How to Deal With a Child’s Fears and Help Calm Their Anxiety?
Very often, children wake up in the middle of the night and ask you to stay with them because spiders, boogiemen, ghosts, and other “horrors” are there in their room. But what causes these child’s fears and how do kids get scared of the dark.
Where do children get these fantasies?
Certainly, adults who might be their parents, babysitters, or siblings create most of these fears. They will tell children the stories of the boogieman who kidnaps naughty children. The people who tell children of these imaginary characters mean no harm. However, lack of intention does not mean that it is okay to do this.
Some adults find it amusing because they are older and smart enough to know that the boogieman is fictional. Children believe everything parents tell them. For a child, its parents are a “reliable source” of information about this unknown world and this information may hamper brain development in children.
Psychologists have discovered a connection between adult insecurities and “childish” spooky stories.
For helping kids deal with anxiety, it is best if you simply explain to a child why something is not allowed,
For instance, “Don’t do this because you might get hurt!” rather than create horror stories. Since children are gathering information to learn about their world, they have an innate curiosity to also learn from experience.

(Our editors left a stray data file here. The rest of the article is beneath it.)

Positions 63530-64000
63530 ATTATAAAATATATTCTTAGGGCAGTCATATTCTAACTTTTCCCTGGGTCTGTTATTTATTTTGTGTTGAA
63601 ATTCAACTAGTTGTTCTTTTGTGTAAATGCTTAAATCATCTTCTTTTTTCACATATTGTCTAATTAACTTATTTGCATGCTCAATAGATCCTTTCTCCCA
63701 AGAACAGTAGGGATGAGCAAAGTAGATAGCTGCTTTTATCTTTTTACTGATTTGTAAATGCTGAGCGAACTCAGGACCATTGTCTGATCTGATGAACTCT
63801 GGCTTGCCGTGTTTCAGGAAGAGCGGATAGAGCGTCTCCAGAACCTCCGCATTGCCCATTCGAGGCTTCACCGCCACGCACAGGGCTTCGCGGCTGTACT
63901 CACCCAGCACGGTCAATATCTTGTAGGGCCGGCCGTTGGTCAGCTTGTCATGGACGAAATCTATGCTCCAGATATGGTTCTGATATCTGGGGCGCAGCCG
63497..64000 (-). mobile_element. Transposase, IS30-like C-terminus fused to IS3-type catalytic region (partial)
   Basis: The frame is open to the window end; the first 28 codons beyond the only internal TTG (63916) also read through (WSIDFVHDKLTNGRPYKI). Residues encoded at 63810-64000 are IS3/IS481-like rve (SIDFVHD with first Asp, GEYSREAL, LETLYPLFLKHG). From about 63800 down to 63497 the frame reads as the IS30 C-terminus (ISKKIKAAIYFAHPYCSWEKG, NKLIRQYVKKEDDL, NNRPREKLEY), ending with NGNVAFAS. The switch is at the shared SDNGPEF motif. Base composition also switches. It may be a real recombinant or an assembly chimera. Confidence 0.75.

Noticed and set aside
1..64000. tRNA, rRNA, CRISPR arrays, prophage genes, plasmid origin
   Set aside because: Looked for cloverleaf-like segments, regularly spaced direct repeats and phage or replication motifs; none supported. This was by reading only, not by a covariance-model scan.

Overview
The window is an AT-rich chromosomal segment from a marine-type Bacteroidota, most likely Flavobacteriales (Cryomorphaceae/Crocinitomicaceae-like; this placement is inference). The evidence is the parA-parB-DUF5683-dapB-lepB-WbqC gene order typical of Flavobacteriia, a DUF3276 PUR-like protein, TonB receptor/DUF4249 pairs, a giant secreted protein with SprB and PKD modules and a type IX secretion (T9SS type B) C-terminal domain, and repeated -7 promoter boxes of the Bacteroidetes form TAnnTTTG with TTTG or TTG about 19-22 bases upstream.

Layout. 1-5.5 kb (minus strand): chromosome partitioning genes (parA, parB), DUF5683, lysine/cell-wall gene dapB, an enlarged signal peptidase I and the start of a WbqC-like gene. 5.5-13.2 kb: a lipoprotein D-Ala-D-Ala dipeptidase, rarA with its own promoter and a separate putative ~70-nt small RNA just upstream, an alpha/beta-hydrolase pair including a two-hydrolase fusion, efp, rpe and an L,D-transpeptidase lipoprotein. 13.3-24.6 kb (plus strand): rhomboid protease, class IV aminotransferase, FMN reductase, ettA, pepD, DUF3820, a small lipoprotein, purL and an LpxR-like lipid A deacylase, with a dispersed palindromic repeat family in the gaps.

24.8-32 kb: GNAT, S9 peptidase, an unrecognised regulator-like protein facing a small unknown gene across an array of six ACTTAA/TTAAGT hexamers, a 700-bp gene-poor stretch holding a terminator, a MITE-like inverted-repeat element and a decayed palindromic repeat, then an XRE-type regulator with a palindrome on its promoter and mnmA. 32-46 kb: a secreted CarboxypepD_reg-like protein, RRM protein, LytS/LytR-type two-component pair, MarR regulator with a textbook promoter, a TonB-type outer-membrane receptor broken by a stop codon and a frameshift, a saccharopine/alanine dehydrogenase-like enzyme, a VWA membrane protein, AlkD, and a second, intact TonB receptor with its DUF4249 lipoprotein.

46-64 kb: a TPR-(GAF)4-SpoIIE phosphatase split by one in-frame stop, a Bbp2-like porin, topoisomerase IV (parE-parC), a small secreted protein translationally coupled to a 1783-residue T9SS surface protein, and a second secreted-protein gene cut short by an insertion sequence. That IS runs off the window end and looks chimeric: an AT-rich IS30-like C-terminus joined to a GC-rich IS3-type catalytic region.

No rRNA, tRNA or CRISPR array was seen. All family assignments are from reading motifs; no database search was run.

Often, children like the feeling of being scared. It is a new and exhilarating emotion for them. However, it can be more than a young one is ready to cope with or experience, which thereby leads to nightmares or withdrawal.
Also, remember that fears can be brought about by negative information a child can overhear during the day.
Sometimes when a child’s attention is immersed elsewhere like a game or a book, parents think a little one is not paying attention. The parents think their children are not aware of what is happening in the background. If an adult is watching a movie thriller, or just has the news playing while they cook, their child is listening and will remember things they’ve overheard or viewed in snippets.
However, even though a child does not pay attention, it is still perceptive of noises in the background. So unless you want to spend all night persuading a kid that there is no ghost in its room, be careful with the information a kid gets during the day.
Parents’ fears are also a source of a child’s ones.
Undoubtedly, a parent’s fears can also become their child’s fears. For instance, if a parent hates dark places, a kid’s scared of the dark too. However, some of those fears can prevent a child from its normal way of development. If, for example, a parent is afraid of heights, it does not necessarily mean that a kid cannot go anywhere near slides.
Thus, parents must deal with their fears and try to eliminate such words as “scary” and “dangerous” when discussing them. The fears you can pass to your children can do more damage to a child than scary stories and talk about the boogieman.
Fighting a fear of darkness
The simplest way of helping your child overcome its fear of the dark is with a calm conversation. It helps kids with anxiety and they understand that they can come to talk about it.
Buying a furry friend. If a child has a fear when sleeping in his own room, a little one might find comfort in a puppy or a kitten. A furry friend can make the fear go away by simply cuddling up to a kid.
Change of interior. An interior renovation can help a kid to take his mind off scary fantasies. You can move some furniture around, buy new nightlights or bedsheets – all of this can help a child to deal with its fears.
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